I've known about Google Video for some time, but I never truly appreciated just what a wonderful resource it is until yesterday when I followed someone's blog link to a two-part series on religion vs reason hosted by evolution theorist Richard Dawkins. I'll probably have more to say about that program in a future entry. But right now, I just want to mention that I found amazing free videos featuring great musicians, philosophers, scientists, sages, and martial artists.
One such video featured the renowned scholar of comparative religion Huston Smith dialoguing with legendary sage Krishnamurti on whether it's possible to view life with total "lucidity." Krishnamurti defined "lucidity" as seeing and understanding reality not just intellectually but with all of one's being. When Smith asked him "how" one is to do this, Krishnamurti replied that it can't be done through any mechanical "method" or technique handed down by alleged authorities. It must simply be done directly, as in the Nike commercial "Just do it."
But how does one do it, asked Smith, to which Krishnamurti replied that he was asking the wrong question. A better question would be, What are the "obstructions" standing in the way of lucidity? The implication seemed to be that if we understood the nature of those obstructions, they would disappear and lucidity would be left in their wake.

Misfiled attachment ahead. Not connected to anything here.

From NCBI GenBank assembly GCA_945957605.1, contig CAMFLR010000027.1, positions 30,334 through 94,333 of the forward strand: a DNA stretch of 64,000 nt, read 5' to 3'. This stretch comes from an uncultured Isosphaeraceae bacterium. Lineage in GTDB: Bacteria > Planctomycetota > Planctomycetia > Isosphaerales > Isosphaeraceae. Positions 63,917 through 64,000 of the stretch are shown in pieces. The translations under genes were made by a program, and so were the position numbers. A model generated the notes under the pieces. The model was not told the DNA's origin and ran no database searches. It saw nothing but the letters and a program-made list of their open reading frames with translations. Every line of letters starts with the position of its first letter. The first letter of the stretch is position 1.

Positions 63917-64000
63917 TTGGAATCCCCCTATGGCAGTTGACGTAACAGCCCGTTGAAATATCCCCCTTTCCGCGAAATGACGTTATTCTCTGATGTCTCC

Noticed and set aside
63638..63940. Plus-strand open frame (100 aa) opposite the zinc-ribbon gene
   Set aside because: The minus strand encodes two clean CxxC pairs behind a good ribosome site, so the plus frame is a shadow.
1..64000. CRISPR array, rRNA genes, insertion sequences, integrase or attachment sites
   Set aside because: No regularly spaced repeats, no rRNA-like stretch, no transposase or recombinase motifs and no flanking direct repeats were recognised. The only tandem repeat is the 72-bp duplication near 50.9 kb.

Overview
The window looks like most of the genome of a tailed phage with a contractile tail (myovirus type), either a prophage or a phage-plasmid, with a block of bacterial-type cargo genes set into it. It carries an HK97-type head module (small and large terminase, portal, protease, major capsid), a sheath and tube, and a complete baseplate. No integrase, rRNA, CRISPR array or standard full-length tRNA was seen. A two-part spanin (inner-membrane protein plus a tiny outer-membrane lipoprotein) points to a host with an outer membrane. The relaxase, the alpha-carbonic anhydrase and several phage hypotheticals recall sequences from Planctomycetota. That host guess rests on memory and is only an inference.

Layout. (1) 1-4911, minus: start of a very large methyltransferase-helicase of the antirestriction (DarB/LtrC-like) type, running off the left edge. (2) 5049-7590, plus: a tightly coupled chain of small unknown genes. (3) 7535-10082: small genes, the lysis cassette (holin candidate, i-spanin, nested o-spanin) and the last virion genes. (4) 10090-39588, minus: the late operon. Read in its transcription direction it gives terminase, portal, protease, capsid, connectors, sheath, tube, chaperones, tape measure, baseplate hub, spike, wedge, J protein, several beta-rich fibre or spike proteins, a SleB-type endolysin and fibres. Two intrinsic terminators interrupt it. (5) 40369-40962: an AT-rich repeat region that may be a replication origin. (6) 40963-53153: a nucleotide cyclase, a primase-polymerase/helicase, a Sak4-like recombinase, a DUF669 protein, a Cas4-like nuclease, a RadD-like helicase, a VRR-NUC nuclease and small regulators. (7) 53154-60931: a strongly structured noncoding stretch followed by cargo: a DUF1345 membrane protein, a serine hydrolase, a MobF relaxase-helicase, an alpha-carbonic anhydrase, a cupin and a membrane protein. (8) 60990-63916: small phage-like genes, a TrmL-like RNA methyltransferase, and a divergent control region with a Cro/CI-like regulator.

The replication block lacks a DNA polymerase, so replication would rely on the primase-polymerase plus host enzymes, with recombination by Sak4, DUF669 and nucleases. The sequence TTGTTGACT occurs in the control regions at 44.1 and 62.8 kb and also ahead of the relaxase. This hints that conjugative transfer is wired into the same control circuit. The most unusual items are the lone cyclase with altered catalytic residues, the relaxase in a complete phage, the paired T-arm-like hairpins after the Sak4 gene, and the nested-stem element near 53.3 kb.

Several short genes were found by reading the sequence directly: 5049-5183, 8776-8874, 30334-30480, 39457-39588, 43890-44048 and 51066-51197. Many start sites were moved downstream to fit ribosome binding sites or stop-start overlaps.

When I was younger, I took this argument--advanced as it was by Krishnamurti, Alan Watts, and other sages I respected--very seriously and used it as a rationale for not engaging in any formal spiritual practice. But today, I'm inclined to take more seriously the arguments of people such as Ken Wilber that there are time-honored methods for progressing in spiritual realization and overall consciousness development, and that the vast majority of us have no hope of accomplishing this any other way. The kind of direct seeing that Krishnamurti advocated just won't work for most human beings.
Still, I found the dialogue intriguing, and I think it's wonderful that one can see videos of these celebrated figures free on demand and gain a sense of what they were like. There are numerous other Krishnamurti videos available that you might also want to check out.
Right now, I'm going to watch a great old video on "the art of meditation" featuring Alan Watts talking over beautiful scenes from nature.
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